Ferry an important link for foshing industry to get its products to market
Relief and disappointment come with Digby ferry announcement
By Tina Comeau
A representative of the fishing industry in southwestern Nova Scotia says the industry was both relieved and disappointed with the recent infusion of funding into the ferry service between Digby, N.S. and Saint John, N.B.
With $15.1 million being pumped into the service, the ferry will keep operating for another two years. “It’s a relief and we’re pleased that there is going to be funding supplied from the three governments to keep the ferry operating for the next two years,” says Denny Morrow, executive director of the Nova Scotia Fish Packers Association, who was part of a transportation coalition that studied the financial impact of the ferry service.
But beyond those two years, things still remain uncertain. “We’re disappointed that we seem to be no further ahead to finding a long term solution, basically a replacement for a very old vessel that has a limited life span.”
Morrow says the challenge over the next two years will be for local businesses, stakeholders and politicians to provide input and work cooperatively with the three levels of government to find a long-term solution for the service. “I think we need to be, from the commercial shipping side and the tourism side, much more aggressive in helping to find a solution…what kind of vessels are available and how we can make them work?” he suggests.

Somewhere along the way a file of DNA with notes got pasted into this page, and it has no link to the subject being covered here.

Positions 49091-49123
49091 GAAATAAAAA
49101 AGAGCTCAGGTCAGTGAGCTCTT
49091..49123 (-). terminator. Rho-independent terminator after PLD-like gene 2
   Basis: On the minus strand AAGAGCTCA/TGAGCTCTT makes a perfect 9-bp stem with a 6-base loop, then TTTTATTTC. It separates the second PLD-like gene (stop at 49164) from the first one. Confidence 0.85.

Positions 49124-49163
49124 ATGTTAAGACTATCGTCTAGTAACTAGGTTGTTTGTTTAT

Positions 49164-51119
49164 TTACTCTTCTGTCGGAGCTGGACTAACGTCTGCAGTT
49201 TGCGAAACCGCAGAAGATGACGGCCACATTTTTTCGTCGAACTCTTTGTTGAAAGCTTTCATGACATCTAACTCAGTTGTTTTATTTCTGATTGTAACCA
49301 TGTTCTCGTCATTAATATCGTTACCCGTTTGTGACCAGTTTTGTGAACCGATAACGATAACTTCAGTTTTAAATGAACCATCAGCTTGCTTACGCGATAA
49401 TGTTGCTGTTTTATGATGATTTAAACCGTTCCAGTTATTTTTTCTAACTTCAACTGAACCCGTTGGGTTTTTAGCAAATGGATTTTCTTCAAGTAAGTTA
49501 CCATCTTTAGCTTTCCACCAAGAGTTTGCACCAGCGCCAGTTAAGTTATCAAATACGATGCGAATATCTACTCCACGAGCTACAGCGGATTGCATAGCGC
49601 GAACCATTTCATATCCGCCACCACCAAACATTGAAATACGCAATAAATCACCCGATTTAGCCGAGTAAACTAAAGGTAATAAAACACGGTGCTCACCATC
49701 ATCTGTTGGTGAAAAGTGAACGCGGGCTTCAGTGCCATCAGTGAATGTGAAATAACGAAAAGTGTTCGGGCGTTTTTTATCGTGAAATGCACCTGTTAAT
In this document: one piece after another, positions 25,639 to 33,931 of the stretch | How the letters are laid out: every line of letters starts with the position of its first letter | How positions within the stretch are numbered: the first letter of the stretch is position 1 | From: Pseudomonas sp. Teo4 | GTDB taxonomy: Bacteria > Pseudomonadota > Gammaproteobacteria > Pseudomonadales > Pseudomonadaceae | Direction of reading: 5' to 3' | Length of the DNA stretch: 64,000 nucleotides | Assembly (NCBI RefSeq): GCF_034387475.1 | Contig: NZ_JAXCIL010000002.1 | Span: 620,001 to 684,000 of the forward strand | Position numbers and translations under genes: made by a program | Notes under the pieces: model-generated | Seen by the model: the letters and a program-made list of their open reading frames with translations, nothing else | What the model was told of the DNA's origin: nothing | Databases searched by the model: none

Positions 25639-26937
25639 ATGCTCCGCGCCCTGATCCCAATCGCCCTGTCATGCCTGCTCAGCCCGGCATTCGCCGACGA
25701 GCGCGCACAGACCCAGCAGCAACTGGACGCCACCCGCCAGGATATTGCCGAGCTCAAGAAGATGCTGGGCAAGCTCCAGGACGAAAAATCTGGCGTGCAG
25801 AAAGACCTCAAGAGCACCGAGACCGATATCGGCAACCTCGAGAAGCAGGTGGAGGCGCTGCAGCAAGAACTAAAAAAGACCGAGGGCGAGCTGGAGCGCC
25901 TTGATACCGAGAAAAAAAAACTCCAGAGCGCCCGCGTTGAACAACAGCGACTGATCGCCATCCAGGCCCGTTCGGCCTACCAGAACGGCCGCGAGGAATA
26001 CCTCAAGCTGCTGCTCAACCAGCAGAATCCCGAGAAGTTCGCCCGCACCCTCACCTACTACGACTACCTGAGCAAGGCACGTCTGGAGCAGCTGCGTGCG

For the fishing industry, the ferry service is considered an extension of the highway that takes their goods to market. Morrow thinks this message is getting through and he says comments made by MP Peter MacKay at the time of the recent funding announcement were a positive sign in that direction. “There seems to be a growing realization that in an era of rapidly increasing petroleum gasoline, diesel fuel prices and a need to lower carbon emissions, that other forms of transportation besides roads and trucks and cars has to be part of the mix,” says Morrow, who points out the fishing industry is facing a cumulative cost impact and needs the ferry. “We have seen our profit margin disappear in the industry due to the rising price of fuel, electricity, the exchange rate with the United States, cheap competition from Asia with other premium seafood products,” he says. “So getting our fresh fish and our live lobster to market in the cheapest way possible, the quickest way possible, is a crucial issue.”